“Quickly across the sand. Quickly across the sand. Quickly across the sand. Food. Food. Danger. A dark shadow. Something large looms over me. I immediately turn around and assume to defensive position. The object draws closer. I stand still. Soon it thinks better of it and moves away. Quickly across the sand. Quickly across the sand. Quickly across the sand.”
“Yes,” we nod as we sign the forms to mark our entry into the Richtersveld. We’ve bounced on rutted roads for over two hours and are now touching the remotest northwest portion of South Africa. Before us the inhospitable, but alluring wonder of the Richtersveld beckons. A harsh, arid, rocky area with little water, no cell signal, no electricity, and no fuel. You carry everything you need or else you could be in trouble.
Back in the car it’s as though we are holding our collective breath as we leave Senlingsdrift, the last semblance of civilisation, and plunge into the waiting adventure of the Richtersveld. After bouncing along on some more rutted tracks we notice a car stopped up ahead. “Its die halfmens,” says Nicky pointing to a strange looking cactus type tree on the side of the mountain. The legend has it that the bushmen who were chased from them homes in the north and fled here would look longingly back towards their homes. Those that did became trees - halfmens (half-people), and these trees always have an arm that faces north.
We continue on the road until points out a sign indicating the “Hand of God” to the left of us. We follow the track and arrive at an amazing site. It’s as though a giant being has placed their huge hand on a rock leaving behind a massive imprint several meters in height. Wow, there’s no doubt giant’s played in this area once, as we look at the huge boulders strewn around as though they were dice.
Our road soon becomes a lot more serious as it crossed over mountain passes, where we have to carefully negotiate rocks, gullies and other obstacles in our path. The vista is the epitome of aridness. Not a plant, a bush or a single living thing seems to inhabit this world. Crumbling rock mountains and boulder strewn valleys are all that exist and draw us deeper into the heart of the Richtersveld.
“I hope its not too much further I say,” as I look at the time approaching 4pm. We’ve been driving since 9am when we left Springbok, our last taste of civilisation - or what people call civilisation - for a long time. Gone are the modern luxurious of wifi, water in a tap, electricity….this is about touching life, and I’m looking forward to it….as long as we don’t arrive in the dark. This is the first time since we started our adventure 9 months ago that we will be camping. We’re seasoned travellers, adventurers….but not campers. In fact we are not even sure how to put these tents up. And now we are going to be tested to the extreme, in an environment where there are no backup options.
“There it is,” someone shouts, and we see what must be De Hoep campsite. Before us the wide, languidly flowing Orange river flows bringing with it life to the valley. Trees and reeds cling joyously to its side bordered by the arid, flaking, rocky mountains of Namibia across the river and equally inhospitable mountains behind us. The choice is quite simple. Camp on the river sand or camp on the river sand. So we choose to camp on the river sand. It’s soft which is a bonus but not tent peg friendly. However with some alacrity that I did not know we possessed we soon have two tents up, a log fire crackling, and a glass of wine in hand. However it’s not long after we’ve eaten our braaied work that we quickly retreat into our tents to escape the rapidly descending blanket of cold that feels like its coming from the polar icecaps…although there’s not an icecap in sight. Its just the way of the desert.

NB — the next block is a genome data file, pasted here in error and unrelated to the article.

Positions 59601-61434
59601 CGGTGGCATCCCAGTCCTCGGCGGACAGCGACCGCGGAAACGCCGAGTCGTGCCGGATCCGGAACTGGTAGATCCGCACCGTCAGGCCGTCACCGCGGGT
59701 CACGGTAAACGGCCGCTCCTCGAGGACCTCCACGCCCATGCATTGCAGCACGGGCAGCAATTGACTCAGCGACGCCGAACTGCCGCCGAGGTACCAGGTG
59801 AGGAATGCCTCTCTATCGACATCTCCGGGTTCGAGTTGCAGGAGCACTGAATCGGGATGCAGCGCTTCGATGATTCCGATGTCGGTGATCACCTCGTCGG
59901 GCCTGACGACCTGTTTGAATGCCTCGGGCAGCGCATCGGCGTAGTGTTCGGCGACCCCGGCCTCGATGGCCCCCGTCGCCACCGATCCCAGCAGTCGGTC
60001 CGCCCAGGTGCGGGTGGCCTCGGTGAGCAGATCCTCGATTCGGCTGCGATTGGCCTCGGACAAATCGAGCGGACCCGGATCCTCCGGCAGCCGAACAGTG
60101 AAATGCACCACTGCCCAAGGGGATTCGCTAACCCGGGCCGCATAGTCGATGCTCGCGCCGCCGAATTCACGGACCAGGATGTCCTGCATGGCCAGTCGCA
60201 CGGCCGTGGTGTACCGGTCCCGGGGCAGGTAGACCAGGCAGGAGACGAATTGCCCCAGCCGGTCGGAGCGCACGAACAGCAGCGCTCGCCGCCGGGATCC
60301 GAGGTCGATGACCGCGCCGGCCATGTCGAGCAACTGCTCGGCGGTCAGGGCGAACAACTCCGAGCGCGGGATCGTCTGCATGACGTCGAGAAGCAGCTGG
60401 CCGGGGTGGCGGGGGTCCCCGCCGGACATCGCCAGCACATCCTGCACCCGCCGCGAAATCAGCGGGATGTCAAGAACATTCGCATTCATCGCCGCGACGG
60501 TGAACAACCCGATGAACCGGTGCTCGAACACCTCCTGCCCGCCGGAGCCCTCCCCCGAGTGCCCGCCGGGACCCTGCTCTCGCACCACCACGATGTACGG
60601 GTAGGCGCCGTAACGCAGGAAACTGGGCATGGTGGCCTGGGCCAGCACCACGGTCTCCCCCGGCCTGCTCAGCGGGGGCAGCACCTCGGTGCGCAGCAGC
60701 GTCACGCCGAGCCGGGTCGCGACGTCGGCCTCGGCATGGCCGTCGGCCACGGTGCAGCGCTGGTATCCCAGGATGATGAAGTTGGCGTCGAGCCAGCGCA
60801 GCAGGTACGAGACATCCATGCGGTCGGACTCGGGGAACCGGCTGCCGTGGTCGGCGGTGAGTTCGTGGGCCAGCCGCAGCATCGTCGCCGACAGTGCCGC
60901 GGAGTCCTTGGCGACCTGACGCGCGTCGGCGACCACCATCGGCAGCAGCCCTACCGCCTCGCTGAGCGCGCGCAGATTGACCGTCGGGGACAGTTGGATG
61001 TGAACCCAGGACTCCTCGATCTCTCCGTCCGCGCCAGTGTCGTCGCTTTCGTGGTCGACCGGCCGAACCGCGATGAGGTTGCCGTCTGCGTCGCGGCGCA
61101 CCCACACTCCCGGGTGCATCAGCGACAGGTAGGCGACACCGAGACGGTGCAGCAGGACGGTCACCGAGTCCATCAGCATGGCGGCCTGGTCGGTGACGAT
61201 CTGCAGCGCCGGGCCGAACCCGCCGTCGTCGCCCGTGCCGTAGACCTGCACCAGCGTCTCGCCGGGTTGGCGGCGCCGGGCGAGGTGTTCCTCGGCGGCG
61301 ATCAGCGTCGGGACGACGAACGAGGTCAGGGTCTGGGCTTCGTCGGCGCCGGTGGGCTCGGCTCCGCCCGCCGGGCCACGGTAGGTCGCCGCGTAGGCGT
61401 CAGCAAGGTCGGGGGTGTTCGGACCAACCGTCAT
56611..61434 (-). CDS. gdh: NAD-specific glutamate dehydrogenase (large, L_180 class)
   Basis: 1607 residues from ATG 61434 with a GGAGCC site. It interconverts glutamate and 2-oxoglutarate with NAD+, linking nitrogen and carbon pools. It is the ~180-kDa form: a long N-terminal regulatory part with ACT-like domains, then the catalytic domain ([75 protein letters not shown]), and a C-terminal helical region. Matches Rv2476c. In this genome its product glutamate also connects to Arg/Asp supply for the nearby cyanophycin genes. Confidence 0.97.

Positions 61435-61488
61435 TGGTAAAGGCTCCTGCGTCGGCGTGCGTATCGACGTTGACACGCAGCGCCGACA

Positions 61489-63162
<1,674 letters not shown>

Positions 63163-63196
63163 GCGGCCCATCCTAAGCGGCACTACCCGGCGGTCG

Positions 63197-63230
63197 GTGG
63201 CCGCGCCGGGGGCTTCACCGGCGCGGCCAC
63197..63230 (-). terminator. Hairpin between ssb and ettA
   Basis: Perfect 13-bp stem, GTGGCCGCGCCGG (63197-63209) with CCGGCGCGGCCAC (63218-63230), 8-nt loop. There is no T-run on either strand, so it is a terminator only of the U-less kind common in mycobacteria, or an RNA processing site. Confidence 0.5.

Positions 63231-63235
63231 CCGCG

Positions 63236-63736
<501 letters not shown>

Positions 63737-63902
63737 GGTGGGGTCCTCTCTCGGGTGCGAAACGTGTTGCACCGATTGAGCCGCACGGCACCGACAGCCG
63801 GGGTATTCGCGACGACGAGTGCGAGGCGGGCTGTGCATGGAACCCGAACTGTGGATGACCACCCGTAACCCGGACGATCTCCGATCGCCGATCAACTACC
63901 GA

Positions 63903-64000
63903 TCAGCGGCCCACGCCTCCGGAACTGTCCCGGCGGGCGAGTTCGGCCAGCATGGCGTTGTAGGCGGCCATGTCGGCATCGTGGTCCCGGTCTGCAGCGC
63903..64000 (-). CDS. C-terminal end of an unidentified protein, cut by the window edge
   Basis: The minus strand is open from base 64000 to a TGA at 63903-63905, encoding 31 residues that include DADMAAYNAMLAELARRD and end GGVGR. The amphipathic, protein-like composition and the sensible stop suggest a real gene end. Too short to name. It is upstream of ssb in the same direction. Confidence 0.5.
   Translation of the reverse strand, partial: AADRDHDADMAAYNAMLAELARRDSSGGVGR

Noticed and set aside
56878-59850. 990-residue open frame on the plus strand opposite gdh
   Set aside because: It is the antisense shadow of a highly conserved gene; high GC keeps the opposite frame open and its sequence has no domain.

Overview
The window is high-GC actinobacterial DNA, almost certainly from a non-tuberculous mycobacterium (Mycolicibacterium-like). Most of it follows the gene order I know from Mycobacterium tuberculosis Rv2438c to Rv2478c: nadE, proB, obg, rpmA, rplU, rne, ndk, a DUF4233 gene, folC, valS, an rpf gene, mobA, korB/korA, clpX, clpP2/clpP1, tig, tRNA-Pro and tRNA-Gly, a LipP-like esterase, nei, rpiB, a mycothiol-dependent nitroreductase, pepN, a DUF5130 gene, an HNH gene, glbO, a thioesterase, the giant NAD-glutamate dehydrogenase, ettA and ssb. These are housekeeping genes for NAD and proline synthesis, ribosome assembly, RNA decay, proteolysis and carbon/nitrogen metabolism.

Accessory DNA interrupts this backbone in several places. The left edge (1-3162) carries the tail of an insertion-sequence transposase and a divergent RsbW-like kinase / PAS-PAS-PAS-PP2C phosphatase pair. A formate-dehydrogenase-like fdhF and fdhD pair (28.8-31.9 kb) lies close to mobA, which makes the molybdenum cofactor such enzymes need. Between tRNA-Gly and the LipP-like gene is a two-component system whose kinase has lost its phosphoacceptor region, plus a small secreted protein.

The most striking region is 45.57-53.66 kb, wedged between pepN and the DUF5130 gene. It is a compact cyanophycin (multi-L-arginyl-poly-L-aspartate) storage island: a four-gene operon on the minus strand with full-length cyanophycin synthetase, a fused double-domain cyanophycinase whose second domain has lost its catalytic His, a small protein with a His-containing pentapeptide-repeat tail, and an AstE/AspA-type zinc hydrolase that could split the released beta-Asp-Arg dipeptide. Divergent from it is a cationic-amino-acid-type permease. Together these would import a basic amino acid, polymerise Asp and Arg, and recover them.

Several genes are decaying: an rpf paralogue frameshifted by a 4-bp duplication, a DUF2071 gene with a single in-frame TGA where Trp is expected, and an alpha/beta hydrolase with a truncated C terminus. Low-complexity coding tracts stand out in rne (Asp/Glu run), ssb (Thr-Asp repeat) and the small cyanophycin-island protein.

It’s the chirping of the birds that wakes me from my peaceful somnolence, as they twitter in eager anticipation outside of our tent hoping for some morning crumbs from us. Soon we’re awake and sipping a freshly brewed cup of coffee and watching the sun leak its liquid golden warmth into the valley. Nothing - this is a place of nothing. There are only a few other campers here, and so it feels like we are alone. There is a certain transcendental experience in the sublime of nothing. No signal. No sounds. No people. No electricity.
A funny looking beetle thing scuttles archers the ground in front of out tents. I go to get a closer look as he seems to do a six-legged dance across the soft sand. As I approach him, he turns and gives me his butt-view. “Hmm,” I wonder, “Is he going to dump on me?” I don’t take a chance and step away, and he’s off scuttling on his merry way. I just wonder what he finds to live on in this arid landscapte.
“Let’s climb that mountain,” Nicky says pointing at the rock strewn, uninviting peak that rises behind us. “Sure,” I reply, ever eager to see what’s on the other side. Soon we are huffing and sliding our way up the crumbling rock peak. Its a tricky climb as care is taken where you place each foot. However we’re soon rewarded by a magnificent view of our campsite and the wide Orange River carving its path of life through the barren landscape of this unforgiving region.
We’ve decided, unlike others who visit here, to not drive much. We want to luxuriate in this paradise of paradoxces. Wet and dry. Bounty and spareness. Soft and hard. Symmetry and chaos. Light and dark. Heat and Cold. These sensual paradoxes heighten our senses and have to be consumed slowly…slowly, quietly in this place of untouched beauty.
And that’s how our day ends. The soft life-giving sound of the river in front us, the harsh quietness of the jagged desert mountains behind us. The flickering warmth of our long fire before us, the majesty of a million lights painted by a divine hand in the heavens above us. The tranquility of our spirit deep within us, the memory of cities and people far behind us. We’re touching the edge, and its a wonderful.